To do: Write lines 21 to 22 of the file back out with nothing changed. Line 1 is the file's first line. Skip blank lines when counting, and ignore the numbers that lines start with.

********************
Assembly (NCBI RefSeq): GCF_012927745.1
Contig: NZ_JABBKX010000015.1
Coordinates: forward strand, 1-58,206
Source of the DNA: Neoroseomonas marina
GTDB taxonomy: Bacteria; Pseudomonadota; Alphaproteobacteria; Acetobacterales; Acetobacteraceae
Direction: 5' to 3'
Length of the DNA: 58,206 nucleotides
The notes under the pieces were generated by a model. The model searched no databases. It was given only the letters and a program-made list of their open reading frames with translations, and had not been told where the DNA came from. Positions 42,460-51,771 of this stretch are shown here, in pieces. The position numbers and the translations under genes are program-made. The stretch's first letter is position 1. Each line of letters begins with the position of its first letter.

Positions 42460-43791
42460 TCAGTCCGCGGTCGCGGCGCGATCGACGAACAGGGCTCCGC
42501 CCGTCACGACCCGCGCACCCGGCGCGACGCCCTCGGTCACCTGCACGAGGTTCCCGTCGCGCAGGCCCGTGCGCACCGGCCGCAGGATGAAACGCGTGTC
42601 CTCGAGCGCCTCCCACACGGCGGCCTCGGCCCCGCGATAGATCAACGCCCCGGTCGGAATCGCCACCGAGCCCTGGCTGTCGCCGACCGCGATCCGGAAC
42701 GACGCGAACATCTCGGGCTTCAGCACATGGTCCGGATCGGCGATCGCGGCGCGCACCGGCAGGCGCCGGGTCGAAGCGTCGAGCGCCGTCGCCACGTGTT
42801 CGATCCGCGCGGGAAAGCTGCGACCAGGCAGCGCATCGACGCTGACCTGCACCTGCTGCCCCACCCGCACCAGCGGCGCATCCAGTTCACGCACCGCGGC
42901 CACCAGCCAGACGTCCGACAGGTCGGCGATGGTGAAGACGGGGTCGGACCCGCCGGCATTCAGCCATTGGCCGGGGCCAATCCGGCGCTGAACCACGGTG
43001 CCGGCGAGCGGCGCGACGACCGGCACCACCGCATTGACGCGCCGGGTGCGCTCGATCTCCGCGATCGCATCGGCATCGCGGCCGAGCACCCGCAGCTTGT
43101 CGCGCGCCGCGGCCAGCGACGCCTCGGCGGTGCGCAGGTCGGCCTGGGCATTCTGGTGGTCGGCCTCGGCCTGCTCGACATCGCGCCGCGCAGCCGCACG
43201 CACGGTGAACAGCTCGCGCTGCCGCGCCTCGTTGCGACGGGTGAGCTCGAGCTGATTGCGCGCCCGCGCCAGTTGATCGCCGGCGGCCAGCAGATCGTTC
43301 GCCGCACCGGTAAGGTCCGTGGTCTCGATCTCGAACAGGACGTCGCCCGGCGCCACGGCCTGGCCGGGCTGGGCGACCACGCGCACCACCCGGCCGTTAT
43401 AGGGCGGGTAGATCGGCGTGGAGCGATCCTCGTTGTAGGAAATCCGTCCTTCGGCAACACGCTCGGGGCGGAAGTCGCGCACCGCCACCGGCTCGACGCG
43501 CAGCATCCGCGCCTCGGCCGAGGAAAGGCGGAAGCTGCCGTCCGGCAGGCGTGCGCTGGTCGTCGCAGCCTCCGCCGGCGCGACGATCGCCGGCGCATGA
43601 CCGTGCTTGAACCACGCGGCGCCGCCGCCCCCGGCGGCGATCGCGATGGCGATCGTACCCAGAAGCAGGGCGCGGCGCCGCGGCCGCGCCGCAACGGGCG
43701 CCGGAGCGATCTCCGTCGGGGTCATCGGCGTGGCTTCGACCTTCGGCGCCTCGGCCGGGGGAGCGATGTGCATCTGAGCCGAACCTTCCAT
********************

43501 CAGCATCCGCGCCTCGGCCGAGGAAAGGCGGAAGCTGCCGTCCGGCAGGCGTGCGCTGGTCGTCGCAGCCTCCGCCGGCGCGACGATCGCCGGCGCATGA
43601 CCGTGCTTGAACCACGCGGCGCCGCCGCCCCCGGCGGCGATCGCGATGGCGATCGTACCCAGAAGCAGGGCGCGGCGCCGCGGCCGCGCCGCAACGGGCG